I first read this book for a Native American literature class at the U of AZ. I purchased to reread at a more leisurly pace and found it more rewarding. Thanks to Dr. Washburn for explaing the symbology and helping me to appreciate Native writers. I was fond of Almost Soup and his place in the book.
"The Antelope Wife" is a very fluid narrative that is heavily steeped in magical realism. I found the characters especially engaging, despite the fact that the book jumped between several generations and points of view. A soldier finds he is able to nurse an orphan child, and later his own son. A trader abducts a woman he desires who is part antelope, but this act brings no alleviation of his longing for her.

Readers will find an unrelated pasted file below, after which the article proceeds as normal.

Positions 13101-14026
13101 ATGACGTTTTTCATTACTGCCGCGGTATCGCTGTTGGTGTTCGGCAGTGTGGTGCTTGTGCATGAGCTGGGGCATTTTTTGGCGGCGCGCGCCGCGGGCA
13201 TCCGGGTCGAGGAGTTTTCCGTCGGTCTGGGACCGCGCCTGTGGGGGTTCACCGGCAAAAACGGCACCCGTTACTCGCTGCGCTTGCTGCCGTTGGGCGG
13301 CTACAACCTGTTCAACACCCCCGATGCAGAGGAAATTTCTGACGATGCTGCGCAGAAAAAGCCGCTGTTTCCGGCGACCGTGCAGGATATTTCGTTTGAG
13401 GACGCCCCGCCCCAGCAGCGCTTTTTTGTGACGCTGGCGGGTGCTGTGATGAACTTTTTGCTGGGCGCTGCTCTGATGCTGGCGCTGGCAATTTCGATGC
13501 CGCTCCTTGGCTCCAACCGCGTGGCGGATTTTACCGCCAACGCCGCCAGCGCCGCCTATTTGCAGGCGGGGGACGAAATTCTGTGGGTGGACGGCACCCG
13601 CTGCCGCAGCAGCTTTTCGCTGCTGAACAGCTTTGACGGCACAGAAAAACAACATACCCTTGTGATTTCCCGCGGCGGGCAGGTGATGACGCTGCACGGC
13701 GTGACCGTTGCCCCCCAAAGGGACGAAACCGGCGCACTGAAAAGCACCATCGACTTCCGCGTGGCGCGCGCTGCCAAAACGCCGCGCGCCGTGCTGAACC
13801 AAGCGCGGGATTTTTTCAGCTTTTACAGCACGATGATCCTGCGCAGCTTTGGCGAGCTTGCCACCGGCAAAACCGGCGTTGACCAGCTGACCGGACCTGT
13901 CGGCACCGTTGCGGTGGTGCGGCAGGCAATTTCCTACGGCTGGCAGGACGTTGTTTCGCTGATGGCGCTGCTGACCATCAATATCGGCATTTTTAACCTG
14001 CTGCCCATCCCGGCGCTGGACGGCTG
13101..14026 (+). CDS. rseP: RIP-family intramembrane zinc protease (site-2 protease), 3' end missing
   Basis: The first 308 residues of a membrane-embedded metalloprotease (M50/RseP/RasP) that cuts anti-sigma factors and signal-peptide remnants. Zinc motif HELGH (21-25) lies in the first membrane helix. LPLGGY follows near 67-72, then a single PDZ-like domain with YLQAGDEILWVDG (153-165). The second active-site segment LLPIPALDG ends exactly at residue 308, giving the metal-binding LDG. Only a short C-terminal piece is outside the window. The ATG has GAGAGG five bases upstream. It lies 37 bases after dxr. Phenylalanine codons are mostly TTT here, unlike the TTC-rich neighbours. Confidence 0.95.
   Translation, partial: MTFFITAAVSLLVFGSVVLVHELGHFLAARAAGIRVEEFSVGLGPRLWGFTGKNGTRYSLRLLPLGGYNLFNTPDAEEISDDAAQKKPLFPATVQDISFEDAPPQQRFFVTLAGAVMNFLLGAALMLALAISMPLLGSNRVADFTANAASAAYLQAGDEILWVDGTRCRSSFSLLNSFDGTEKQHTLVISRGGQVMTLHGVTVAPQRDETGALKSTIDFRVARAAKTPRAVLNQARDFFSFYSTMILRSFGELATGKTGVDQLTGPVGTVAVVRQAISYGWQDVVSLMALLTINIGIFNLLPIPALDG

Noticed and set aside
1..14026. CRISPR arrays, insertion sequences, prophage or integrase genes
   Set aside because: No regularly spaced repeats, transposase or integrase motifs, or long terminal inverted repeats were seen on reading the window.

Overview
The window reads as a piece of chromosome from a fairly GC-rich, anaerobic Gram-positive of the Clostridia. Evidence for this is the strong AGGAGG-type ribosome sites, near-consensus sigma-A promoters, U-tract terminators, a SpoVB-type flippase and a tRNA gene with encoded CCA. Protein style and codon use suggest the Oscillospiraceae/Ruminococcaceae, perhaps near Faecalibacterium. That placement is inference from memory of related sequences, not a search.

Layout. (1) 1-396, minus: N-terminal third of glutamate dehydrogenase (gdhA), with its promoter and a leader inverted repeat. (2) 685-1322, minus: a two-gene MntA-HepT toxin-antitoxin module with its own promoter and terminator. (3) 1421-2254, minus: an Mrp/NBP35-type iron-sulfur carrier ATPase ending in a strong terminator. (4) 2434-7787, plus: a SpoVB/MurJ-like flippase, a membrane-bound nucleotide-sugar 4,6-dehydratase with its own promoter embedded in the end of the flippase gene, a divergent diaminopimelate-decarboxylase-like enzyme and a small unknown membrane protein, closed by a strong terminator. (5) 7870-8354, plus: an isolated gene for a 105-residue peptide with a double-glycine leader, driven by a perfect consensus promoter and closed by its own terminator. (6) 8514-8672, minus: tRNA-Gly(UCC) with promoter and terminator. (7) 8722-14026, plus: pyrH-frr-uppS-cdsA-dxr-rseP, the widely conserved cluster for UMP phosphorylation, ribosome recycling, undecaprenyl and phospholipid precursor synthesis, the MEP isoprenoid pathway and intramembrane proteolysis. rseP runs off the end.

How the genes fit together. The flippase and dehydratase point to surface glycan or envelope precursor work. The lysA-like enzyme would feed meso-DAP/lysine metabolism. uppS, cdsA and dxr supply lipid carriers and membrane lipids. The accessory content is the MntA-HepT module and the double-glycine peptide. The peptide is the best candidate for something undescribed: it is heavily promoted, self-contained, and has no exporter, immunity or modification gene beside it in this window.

As usual, Erdrich's prose is the big selling point for me. Her imagery just melts over the mind. I can be at the laundromat, surrounded by humming machines and TVs turned to cable news, and I will still find myself removed to the settings she describes.
At the same time, the book had extremely funny moments, making for a really potent mixture of heartbreak and hilarity that is found in real life.
This is a great book full of great stories and a wicked sense of humor.
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